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Explosive gets away during Slovak air security test

Police sneaked 3.4 ounces of plastic explosive into a traveler’s check-in luggage at Bratislava’s Poprad-Tatry Airport.

Associated Press (2007)

Police sneaked 3.4 ounces of plastic explosive into a traveler’s check-in luggage at Bratislava’s Poprad-Tatry Airport.

DUBLIN — A 49-year-old electrician emerged Wednesday as an unlikely symbol of what can go wrong in the war on terror after authorities in Slovakia planted an explosive in his backpack to test security — then let it travel all the way to Ireland.

It began Saturday when a policeman in Slovakia slipped 3.4 ounces of plastic explosive into Stefan Gonda's check-in luggage at Bratislava's Poprad-Tatry Airport as he and his wife were returning home to Ireland.

The bomb material and a dummy bomb were hidden in the bag as a training test for a bomb-sniffing dog, that did pinpoint the fake. But the police officer in charge got distracted and failed to remove the real thing, the Slovak Interior Ministry said. That allowed RDX explosive to travel undetected through airport security onto a Danube Wings aircraft.

While the Slovak ministry blamed the incident on "a silly and unprofessional mistake," international security experts expressed disbelief.

Clark Kent Ervin, former inspector general of the U.S. Homeland Security Department, called the test "crazy."

"It should be a controlled exercise," Ervin said. "It never should be done to someone unwittingly."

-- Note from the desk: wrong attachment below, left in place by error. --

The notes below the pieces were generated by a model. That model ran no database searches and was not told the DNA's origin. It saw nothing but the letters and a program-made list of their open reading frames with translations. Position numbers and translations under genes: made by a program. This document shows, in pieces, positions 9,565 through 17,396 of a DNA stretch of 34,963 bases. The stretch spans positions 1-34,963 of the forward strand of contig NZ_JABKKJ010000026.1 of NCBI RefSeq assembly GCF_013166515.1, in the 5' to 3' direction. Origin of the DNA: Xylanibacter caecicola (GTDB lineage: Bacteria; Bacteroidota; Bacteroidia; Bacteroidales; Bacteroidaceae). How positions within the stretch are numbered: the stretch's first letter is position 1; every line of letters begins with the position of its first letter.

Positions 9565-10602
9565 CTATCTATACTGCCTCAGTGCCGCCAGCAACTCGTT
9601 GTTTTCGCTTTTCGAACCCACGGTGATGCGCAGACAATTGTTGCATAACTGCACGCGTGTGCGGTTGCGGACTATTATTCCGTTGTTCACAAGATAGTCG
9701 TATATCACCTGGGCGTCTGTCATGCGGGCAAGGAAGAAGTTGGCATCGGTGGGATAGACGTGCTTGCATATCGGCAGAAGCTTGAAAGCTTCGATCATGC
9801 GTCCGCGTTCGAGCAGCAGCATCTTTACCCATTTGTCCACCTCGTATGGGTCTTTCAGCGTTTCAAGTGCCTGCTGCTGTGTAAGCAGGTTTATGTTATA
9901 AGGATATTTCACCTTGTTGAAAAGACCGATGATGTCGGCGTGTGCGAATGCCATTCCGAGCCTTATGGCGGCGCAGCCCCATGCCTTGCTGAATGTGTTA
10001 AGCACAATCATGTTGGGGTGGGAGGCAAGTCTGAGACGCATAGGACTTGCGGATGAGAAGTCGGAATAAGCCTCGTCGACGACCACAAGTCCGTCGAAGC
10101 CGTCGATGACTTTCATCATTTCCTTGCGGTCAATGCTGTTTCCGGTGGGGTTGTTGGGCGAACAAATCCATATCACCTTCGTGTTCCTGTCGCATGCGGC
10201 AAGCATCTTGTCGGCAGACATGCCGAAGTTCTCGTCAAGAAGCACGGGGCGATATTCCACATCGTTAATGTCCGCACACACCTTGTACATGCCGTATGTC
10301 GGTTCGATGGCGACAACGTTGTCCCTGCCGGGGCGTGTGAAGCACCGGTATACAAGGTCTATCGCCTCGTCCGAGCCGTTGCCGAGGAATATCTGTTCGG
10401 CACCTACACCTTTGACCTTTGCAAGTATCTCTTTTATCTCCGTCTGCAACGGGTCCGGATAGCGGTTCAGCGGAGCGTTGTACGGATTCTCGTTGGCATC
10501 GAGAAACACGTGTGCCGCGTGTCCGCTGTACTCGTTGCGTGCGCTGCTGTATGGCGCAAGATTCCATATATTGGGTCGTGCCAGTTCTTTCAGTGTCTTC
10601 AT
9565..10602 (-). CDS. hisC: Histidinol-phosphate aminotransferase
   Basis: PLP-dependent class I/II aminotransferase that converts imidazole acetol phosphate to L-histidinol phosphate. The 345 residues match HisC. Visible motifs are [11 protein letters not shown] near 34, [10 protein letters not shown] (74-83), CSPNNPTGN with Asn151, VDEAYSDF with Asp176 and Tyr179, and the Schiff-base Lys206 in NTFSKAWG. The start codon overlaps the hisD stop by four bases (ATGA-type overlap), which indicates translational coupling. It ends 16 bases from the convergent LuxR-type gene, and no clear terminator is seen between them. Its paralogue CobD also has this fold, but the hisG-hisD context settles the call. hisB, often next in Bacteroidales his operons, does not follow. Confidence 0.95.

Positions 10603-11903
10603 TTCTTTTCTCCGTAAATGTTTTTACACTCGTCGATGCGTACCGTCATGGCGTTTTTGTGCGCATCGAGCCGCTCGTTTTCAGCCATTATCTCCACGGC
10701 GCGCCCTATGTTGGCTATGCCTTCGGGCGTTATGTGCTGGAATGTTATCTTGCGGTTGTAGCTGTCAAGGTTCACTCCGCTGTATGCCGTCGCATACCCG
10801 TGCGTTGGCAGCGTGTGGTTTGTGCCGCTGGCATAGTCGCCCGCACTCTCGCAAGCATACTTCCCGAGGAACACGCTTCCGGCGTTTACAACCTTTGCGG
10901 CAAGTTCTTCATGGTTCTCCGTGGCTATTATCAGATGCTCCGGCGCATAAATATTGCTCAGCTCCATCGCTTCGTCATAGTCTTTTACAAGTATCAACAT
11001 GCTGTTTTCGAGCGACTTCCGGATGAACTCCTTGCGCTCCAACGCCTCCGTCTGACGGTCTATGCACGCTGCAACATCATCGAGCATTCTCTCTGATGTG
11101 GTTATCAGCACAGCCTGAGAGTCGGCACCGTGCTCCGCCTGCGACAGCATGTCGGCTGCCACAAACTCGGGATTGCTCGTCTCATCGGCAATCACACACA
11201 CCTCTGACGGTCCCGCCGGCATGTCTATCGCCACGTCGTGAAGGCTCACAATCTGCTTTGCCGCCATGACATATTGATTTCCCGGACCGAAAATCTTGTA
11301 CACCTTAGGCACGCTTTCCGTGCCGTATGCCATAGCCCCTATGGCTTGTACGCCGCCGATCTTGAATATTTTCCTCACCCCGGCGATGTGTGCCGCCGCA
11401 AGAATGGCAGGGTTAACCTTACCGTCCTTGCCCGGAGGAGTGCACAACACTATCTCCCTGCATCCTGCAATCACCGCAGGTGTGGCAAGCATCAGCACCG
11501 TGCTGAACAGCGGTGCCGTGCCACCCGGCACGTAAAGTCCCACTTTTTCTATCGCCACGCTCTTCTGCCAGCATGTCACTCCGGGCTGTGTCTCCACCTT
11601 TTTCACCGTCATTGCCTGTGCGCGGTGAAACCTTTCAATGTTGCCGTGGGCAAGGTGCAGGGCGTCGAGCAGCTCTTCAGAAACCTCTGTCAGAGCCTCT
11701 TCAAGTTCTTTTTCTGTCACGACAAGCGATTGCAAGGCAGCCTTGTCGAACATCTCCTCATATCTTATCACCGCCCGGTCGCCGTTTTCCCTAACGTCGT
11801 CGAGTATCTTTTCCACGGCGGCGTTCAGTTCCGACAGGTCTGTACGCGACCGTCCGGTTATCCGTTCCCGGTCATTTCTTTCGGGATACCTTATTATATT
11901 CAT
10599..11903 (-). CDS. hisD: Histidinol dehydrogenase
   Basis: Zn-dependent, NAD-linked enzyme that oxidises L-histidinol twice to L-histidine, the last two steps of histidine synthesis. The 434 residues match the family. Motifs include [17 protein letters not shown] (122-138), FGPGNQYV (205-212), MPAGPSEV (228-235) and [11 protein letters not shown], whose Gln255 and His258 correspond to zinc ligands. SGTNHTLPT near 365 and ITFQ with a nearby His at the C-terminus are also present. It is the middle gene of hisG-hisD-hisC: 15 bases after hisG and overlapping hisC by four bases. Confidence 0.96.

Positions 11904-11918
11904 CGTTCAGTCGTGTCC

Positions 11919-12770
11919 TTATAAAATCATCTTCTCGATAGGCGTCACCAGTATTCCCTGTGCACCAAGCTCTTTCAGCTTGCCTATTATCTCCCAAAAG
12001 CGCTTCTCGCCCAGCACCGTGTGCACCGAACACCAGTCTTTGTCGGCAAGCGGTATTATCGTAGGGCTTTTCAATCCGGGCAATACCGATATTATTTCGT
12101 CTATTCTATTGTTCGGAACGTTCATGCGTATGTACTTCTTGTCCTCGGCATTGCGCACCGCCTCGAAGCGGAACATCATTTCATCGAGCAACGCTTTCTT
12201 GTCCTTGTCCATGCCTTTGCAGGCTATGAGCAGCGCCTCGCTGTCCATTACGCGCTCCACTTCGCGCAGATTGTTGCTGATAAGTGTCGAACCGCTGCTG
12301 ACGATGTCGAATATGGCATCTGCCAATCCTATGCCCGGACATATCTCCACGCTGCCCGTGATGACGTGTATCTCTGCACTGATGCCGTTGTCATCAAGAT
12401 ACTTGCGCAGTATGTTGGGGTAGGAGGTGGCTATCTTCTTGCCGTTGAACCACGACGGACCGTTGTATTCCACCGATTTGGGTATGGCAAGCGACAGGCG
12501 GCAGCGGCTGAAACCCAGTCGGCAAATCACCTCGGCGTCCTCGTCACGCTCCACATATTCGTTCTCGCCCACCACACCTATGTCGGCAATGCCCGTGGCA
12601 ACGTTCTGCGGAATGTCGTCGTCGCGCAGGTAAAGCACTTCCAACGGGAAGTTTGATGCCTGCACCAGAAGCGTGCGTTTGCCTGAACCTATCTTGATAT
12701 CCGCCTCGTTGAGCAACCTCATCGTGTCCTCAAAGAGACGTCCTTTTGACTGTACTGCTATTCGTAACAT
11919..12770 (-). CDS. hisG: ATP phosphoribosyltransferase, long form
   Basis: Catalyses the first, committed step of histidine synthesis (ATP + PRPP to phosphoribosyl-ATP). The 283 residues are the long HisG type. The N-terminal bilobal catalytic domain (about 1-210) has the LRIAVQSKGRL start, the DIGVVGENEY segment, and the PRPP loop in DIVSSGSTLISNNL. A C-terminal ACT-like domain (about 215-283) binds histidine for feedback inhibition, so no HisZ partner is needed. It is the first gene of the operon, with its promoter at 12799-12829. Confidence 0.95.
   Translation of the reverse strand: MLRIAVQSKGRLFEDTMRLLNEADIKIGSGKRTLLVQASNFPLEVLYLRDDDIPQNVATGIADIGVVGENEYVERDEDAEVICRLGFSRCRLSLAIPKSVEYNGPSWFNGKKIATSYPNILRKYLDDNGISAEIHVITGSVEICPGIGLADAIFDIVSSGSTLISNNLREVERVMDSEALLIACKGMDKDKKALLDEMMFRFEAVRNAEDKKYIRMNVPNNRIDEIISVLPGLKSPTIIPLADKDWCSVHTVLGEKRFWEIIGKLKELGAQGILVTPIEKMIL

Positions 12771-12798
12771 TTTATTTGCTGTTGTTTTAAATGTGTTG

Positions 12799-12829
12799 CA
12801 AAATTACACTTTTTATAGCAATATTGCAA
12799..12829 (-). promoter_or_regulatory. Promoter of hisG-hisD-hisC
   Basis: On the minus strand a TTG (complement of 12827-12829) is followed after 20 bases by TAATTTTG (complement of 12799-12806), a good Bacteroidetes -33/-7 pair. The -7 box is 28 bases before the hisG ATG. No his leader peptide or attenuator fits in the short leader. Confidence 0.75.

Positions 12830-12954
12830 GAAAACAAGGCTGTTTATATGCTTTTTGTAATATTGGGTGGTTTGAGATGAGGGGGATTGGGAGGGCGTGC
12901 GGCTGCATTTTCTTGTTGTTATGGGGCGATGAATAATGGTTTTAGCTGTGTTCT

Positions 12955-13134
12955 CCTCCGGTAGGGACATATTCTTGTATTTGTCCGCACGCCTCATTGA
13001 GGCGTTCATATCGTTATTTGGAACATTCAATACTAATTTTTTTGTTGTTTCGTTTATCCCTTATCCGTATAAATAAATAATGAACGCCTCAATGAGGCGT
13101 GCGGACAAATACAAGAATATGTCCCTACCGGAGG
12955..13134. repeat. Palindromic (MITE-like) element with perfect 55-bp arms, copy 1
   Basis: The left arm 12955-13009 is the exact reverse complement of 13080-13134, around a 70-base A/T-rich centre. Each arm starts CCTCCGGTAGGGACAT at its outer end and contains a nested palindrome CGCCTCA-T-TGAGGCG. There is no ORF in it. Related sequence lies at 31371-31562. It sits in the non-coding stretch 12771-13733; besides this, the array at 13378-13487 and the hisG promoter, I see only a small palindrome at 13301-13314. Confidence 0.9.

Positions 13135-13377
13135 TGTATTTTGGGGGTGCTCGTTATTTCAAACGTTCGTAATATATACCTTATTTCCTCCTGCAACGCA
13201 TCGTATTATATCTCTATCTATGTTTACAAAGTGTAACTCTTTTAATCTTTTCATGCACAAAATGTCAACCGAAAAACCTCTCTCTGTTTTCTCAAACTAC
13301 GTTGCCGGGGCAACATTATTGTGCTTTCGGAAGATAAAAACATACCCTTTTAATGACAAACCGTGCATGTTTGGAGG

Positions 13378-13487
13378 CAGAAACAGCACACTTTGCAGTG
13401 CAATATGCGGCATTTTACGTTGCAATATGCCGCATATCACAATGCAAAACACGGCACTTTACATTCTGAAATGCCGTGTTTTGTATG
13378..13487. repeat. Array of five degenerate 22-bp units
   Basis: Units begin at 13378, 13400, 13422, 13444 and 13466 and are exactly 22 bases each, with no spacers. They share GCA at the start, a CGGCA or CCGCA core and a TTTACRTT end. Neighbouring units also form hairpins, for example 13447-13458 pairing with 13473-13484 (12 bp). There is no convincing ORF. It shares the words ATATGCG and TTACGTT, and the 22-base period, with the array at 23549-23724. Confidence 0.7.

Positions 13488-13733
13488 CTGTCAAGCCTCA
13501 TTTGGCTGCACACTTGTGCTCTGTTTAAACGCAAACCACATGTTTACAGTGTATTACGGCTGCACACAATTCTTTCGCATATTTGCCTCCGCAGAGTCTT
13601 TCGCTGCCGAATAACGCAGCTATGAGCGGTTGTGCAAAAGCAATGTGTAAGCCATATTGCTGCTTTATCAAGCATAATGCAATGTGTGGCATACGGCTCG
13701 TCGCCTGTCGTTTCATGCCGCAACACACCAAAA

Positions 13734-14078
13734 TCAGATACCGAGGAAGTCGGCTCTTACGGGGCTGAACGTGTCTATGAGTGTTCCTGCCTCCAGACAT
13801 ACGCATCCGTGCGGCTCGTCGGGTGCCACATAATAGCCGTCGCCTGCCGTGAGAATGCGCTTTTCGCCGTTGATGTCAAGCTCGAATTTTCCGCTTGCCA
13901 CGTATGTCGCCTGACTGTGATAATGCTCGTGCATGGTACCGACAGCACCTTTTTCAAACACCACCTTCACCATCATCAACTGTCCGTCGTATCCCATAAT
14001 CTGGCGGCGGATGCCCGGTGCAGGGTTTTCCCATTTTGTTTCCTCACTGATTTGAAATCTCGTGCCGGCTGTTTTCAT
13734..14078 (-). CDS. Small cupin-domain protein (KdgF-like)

Gonda didn't find out about the explosive until Monday night, when Slovak police called him. Slovakia's deputy prime minister, Robert Kalinak, also telephoned to apologize.

That didn't stop Gonda from being arrested the next morning.

Ireland's national police force, the Garda Siochana, said it received only a vague tip from their Slovak counterparts saying Gonda was suspected of possessing explosives.

So officers pounced Tuesday, closing a busy Dublin intersection at rush hour, evacuating several apartment buildings, sending in a bomb squad and taking Gonda into custody.

Gonda was released three hours later after Slovakia's Embassy intervened. Gonda declined to speak to journalists staking out his apartment.

Tibor Mako, commander of the Slovak Border and Foreign Police, told a news conference Wednesday that the pilot of the Danube Wings aircraft was told about the explosives while taxiing for takeoff — but chose to leave when reassured it couldn't detonate on its own.

Danube Wings, a Slovak airline that began flying to Dublin last month, said air traffic controllers spoke of a "harmless sample" but did not mention explosives.

A Telex warning to the Dublin Airport apparently was misdirected.

Explosive gets away during Slovak air security test 01/06/10 [Last modified: Wednesday, January 6, 2010 10:38pm]
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